Today's discussion:

‘You don’t have a First Amendment right to camp out on campus’: FIRE president Greg Lukianoff on how to determine when protest goes too far

Greg Lukianoff, the president and CEO of the Foundation for Individual Rights and Expression, discusses the pro-Palestine protests on college campuses, how to determine when protected expression crosses the line into harassment, and the state of free speech in academic institutions.

Read article

Comments (10)

Leave a comment

Your email address will not be published. Required fields are marked *

Please wait...
Your comment has been posted and should appear immediately.
You comment has been received but needs to be moderated before it appears.
Oops! Something went wrong. Please try again or contact us for help.
Peter Morgan

Not a lot to discuss here. It seems pretty obvious that hate speech like “Go back to Poland” should not be tolerated in public, least of all in a school where the target group pays or is required to attend. Ditto for direct calls for violence such calls for “Intifada Revolution” and for actual obstruction of movement. Fortunately this hasn’t been seen much in Canadian schools except at places like York whose student council has a long history of supporting authoritarian regimes. It was Cuba back in the 70s when I attended. “Ryerson” a close second.

The hate preached on the streets is another story and I worry that our authorities are hoping against hope that it will all go away on its own. As we can see, avoiding the problem just makes it worse. Troubling as well is that there appear to be clandestine groups organizing and funding protests, groups that likely are not based in Canada. I say troubling because our federal government doesn’t appear to care if foreign entities disrupt democratic processes and instead view all conflict in light of electoral prospects. I hope our university admin can show more spine than our politicians if called upon to act.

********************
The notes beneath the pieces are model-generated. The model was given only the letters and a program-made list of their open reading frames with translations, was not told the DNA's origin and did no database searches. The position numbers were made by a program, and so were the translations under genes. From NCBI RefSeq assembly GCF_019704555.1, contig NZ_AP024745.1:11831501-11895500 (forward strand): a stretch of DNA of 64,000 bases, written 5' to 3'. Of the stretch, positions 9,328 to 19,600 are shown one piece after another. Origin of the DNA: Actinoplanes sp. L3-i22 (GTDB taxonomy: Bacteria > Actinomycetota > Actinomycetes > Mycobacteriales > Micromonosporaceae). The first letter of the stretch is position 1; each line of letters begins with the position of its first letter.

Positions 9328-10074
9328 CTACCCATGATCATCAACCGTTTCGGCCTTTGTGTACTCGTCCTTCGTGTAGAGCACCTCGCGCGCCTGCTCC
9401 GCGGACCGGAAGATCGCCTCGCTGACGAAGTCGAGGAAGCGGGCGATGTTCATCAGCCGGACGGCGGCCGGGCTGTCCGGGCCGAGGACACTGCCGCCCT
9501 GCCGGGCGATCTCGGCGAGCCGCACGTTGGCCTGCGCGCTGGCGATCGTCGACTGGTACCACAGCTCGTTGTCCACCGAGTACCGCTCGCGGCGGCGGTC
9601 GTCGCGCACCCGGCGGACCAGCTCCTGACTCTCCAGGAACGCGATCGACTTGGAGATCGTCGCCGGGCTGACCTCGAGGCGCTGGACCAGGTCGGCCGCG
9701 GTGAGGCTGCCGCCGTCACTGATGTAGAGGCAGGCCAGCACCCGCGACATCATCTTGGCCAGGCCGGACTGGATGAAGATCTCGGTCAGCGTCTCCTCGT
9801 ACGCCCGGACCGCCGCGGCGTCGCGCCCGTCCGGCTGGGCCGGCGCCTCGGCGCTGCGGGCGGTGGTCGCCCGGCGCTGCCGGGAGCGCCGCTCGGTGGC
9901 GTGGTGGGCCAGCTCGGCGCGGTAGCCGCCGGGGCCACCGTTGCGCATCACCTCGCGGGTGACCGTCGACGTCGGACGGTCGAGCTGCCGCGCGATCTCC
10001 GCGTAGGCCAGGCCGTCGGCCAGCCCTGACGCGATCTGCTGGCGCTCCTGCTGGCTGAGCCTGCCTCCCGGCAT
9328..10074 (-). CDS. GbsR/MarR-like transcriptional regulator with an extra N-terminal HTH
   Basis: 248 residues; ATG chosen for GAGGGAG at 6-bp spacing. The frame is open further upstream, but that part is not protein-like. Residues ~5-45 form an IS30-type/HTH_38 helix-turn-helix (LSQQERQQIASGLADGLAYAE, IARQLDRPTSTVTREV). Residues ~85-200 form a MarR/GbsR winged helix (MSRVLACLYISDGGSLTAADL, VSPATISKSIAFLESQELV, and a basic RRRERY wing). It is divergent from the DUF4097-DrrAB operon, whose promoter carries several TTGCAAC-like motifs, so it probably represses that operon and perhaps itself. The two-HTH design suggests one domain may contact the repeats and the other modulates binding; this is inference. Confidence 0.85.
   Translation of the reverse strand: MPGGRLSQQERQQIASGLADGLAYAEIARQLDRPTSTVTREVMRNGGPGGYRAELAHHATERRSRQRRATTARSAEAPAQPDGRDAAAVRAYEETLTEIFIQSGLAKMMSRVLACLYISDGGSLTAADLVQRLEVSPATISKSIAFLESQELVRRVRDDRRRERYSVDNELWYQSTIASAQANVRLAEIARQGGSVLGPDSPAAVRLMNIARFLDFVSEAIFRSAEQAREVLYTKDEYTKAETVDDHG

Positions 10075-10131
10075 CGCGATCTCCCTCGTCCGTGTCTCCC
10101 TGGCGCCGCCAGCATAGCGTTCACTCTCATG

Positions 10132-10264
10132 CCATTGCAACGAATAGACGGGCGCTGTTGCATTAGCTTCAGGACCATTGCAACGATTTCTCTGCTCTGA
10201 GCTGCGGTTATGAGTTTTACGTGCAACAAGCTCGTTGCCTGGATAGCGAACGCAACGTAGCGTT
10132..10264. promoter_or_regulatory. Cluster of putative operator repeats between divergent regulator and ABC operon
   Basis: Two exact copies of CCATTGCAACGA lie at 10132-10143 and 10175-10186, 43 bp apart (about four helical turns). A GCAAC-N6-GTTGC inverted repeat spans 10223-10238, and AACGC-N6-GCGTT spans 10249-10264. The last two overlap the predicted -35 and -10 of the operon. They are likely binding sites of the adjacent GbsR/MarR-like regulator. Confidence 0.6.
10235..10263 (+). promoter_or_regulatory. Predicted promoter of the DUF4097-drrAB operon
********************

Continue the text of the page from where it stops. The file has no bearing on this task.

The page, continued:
23rd April 2024 at 7:43 am
Cathy

Obvious difference btw Canada and US but I like the American focus of crossing the line is on the behaviour and patterns.
In Canada we are seeing troubling patterns and behaviours from ProHamas protestors that consistently cross the line. It appears to be their full time job as if they are funded to be out there to harass day after day. They often set up in predominantly Jewish areas (pattern) and are extremely aggressive and intolerant of others. The consistency of these protests & increasing aggression feel like some type of radicalization.

To take from K Popper, it’s time to be “intolerant of intolerance” before someone really gets hurt.

23rd April 2024 at 10:33 am
Kim Morton

For the last 30 years, BC loggers have been facing the same kind of violent protests, often with benign government reaction, and sometimes with elected MLAs actively involved in illegal protests. The right to protest is important. So is the right to earn a living in a legal manner. Protests should take place in front of government buildings, not in the workplace, and most certainly NOT by creating boobytraps and hazards that can kill workers. The fact that our extreme left courts have often let protesters off free, even after multiple offences, is only rubbing salt in the wounds. Now, polite society is reaping the rewards of these policies. The answer is to enforce the laws we have, not submit to intimidation.

23rd April 2024 at 9:40 am
A. Chezzi